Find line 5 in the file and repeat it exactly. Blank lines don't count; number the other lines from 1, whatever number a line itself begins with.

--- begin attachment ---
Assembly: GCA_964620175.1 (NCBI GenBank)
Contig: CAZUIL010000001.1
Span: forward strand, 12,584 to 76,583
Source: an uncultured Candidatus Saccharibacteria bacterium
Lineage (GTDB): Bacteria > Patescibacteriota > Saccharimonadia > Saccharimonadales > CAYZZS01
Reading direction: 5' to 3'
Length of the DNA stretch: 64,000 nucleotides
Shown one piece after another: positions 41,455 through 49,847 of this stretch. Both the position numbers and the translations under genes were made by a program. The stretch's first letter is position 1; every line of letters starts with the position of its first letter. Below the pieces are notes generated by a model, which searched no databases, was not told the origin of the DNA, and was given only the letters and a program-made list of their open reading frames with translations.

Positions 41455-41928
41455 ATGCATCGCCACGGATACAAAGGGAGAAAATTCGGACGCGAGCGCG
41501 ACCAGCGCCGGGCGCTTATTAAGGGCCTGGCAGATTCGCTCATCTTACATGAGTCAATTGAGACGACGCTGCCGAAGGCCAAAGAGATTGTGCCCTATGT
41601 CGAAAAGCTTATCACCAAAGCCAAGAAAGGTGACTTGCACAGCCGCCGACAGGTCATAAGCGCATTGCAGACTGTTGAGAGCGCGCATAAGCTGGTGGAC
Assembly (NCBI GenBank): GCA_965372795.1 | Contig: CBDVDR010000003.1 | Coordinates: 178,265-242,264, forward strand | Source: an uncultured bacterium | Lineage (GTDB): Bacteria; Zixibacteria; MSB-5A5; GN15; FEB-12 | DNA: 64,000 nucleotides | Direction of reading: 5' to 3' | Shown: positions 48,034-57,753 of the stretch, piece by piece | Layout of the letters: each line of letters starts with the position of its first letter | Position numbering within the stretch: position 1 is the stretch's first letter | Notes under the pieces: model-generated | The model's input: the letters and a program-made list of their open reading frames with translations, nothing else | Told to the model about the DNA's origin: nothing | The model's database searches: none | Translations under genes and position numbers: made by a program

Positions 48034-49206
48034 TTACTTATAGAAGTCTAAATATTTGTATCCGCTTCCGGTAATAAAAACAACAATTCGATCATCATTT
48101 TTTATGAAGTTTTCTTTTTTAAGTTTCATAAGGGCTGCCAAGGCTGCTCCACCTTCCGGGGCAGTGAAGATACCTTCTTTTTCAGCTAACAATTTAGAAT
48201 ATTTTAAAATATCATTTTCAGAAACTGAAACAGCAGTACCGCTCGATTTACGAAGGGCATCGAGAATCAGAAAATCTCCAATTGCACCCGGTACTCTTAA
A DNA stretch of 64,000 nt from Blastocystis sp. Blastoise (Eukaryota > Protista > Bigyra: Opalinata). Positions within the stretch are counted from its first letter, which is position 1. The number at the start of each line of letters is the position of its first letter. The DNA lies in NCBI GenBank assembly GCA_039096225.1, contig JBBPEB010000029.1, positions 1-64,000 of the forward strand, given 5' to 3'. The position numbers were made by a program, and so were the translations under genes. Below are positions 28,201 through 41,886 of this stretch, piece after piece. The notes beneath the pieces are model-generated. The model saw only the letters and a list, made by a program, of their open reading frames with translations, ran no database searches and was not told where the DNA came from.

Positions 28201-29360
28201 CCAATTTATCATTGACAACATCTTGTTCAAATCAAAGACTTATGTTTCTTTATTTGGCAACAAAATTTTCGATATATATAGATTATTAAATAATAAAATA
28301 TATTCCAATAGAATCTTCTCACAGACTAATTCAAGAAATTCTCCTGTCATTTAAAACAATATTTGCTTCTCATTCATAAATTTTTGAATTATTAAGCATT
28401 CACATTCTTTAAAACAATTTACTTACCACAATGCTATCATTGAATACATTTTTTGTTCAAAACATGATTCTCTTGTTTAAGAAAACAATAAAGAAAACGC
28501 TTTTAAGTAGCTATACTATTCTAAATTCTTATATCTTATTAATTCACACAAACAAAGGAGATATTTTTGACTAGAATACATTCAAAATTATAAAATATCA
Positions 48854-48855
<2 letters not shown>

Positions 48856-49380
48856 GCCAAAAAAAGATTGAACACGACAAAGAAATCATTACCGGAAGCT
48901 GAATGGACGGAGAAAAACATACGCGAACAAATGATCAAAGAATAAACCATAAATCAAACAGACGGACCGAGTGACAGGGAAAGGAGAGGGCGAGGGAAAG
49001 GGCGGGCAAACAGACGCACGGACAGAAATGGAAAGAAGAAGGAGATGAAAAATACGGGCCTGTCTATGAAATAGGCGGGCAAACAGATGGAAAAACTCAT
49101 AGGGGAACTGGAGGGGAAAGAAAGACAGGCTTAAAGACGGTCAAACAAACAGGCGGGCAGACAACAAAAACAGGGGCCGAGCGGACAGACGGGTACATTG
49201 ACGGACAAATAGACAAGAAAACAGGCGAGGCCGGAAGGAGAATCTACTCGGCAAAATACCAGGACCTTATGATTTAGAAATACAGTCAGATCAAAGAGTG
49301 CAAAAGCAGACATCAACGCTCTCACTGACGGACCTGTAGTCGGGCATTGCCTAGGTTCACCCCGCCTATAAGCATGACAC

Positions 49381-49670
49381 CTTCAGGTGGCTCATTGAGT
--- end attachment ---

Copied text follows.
Lineage (GTDB): Bacteria > Patescibacteriota > Saccharimonadia > Saccharimonadales > CAYZZS01